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San Jose Taiko performs ‘rhythm journey’ at Schaeffer

By Elizabeth Holland

The musical beats of San Jose Taiko took KU Presents! and its audience through a “rhythm journey” on March 26. Audiences of all ages came to watch as the musicians illustrated harmony through music and movement, captivating everyone with their ability to move together as one.

Being inspired by traditional Japanese drumming, the eight musicians displayed pieces created by members of San Jose Taiko, dating back to when the group was founded. Their oldest piece, “Gendaini Ikiru,” which means “Living in the Present,” was created by Gary Tsujimoto in 1978. It uses modern and traditional rhythms, and combines them with the rhythm of jazz and the “taiko” beat.

San Jose Taiko plays traditional Japenese drums. Photo courtesy of University Relations

San Jose Taiko plays traditional Japenese drums.
Photo courtesy of University Relations

Roy Hirabayashi, the founder of San Jose Taiko, created “Spirit of Adventure” in 1993. According to him, the piece was inspired by the concept of the old and the new. By combining the elements of the traditional Japanese “taiko,” the East Indian percussions and contemporary music, audiences experience a wave of rhythm that creates the spirit of adventure.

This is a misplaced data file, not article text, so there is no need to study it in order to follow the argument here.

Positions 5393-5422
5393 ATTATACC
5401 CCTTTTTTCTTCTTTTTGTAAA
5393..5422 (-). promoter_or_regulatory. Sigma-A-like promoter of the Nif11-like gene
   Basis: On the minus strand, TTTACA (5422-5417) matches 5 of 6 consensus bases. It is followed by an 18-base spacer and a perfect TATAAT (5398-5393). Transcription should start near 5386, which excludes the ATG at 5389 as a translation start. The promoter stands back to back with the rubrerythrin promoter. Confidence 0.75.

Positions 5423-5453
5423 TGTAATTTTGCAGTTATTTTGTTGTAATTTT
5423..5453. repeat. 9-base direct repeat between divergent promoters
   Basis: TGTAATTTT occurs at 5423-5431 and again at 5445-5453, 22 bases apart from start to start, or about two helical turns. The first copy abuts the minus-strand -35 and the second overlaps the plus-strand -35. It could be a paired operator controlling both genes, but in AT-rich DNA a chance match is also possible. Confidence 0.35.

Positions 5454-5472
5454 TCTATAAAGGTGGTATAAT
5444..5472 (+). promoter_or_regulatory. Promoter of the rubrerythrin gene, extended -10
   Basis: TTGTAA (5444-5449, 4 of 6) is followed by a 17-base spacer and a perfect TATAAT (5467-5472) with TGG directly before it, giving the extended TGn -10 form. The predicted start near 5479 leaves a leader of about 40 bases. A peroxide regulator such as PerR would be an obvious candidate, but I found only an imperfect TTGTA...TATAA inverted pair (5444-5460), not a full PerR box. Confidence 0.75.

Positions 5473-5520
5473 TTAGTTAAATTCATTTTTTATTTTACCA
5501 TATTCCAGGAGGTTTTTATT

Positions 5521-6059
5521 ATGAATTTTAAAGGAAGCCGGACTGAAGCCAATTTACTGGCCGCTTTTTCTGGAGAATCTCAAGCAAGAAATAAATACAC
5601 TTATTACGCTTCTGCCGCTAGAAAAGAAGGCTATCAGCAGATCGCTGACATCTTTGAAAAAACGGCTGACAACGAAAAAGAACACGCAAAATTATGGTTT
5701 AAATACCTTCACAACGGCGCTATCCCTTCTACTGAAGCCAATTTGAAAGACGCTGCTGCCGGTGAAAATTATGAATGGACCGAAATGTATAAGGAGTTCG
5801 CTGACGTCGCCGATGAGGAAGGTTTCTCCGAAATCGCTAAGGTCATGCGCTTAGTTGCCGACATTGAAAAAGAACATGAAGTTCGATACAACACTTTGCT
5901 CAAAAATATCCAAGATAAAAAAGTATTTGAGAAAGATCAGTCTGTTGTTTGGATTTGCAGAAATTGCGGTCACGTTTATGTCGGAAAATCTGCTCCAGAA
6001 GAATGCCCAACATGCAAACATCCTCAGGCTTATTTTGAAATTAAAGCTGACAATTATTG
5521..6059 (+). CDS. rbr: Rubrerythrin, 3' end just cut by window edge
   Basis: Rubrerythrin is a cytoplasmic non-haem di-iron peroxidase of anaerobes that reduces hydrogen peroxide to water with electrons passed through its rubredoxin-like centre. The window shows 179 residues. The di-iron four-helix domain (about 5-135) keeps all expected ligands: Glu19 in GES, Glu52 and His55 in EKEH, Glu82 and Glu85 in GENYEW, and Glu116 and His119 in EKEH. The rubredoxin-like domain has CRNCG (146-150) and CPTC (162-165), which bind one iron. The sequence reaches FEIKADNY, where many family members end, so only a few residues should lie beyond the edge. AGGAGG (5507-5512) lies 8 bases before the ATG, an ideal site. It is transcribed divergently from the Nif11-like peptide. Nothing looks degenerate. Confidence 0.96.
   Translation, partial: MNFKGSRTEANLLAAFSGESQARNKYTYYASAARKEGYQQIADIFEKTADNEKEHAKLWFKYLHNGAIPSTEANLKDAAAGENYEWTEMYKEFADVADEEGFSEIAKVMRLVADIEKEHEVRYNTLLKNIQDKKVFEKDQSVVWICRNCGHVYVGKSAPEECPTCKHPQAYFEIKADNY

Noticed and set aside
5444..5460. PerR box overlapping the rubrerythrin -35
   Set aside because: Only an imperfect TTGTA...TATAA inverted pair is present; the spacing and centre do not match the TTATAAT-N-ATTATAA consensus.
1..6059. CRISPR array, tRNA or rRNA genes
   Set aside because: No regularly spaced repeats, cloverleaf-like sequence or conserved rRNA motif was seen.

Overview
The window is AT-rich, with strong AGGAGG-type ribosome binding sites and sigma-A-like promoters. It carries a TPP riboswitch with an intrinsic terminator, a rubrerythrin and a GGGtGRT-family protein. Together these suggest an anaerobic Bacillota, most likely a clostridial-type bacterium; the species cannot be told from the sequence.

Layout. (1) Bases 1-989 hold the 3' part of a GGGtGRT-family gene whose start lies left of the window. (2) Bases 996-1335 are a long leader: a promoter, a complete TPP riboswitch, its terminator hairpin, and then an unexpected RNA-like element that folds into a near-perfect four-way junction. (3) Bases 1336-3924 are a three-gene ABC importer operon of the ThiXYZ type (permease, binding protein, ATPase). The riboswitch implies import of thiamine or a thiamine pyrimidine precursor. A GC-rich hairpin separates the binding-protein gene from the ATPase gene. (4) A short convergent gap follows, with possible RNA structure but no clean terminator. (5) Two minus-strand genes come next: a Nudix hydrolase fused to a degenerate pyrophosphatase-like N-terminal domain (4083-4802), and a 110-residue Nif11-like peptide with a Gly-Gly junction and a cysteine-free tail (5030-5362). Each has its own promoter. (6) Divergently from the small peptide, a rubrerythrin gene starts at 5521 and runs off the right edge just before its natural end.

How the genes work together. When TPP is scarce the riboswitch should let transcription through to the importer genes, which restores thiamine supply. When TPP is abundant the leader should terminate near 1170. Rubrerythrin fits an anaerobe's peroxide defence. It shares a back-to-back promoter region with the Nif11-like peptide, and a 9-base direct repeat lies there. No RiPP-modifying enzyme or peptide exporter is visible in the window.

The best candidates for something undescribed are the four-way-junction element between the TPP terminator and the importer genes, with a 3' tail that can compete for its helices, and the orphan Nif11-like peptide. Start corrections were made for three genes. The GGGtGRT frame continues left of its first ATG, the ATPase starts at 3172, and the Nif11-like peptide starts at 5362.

“DoR,” meaning “Day of Remembrance,” is the most recent piece created by Franco Imperial. Day of Remembrance is an annual event that commemorates the signing of Executive Order 9066, which forced 120,000 Japanese Americans into internment camps during World War II. The San Jose Mihonmachi Outreach Committee hosts the event in San Jose Japantown. San Jose Taiko celebrates them through this piece that commemorates one another through the midst of diversity and discrimination.

San Jose Taiko ended their performance with improvised solos created by Gary Tsujimoto in 1983.

Though the rhythm could be felt from the stage, the group took the audience on a deeper journey, descending from the stage and into the aisles. One by one, members of the audience rose to their feet, marveling at the performers, and getting a closer look at the craftsmanship of the drums. As the performers exited into the lobby, members gave a standing ovation.

As everyone exited Schaeffer, all were surprised, yet again, as San Jose Taiko continued performing in the lobby. Children and adults were each greeted and thanked by the performers for their support, taking pictures and getting autographs for their recently purchased CDs.

San Jose Taiko left a heartwarming impression on all those that attended, giving a rhythm journey that will continue for a lifetime.

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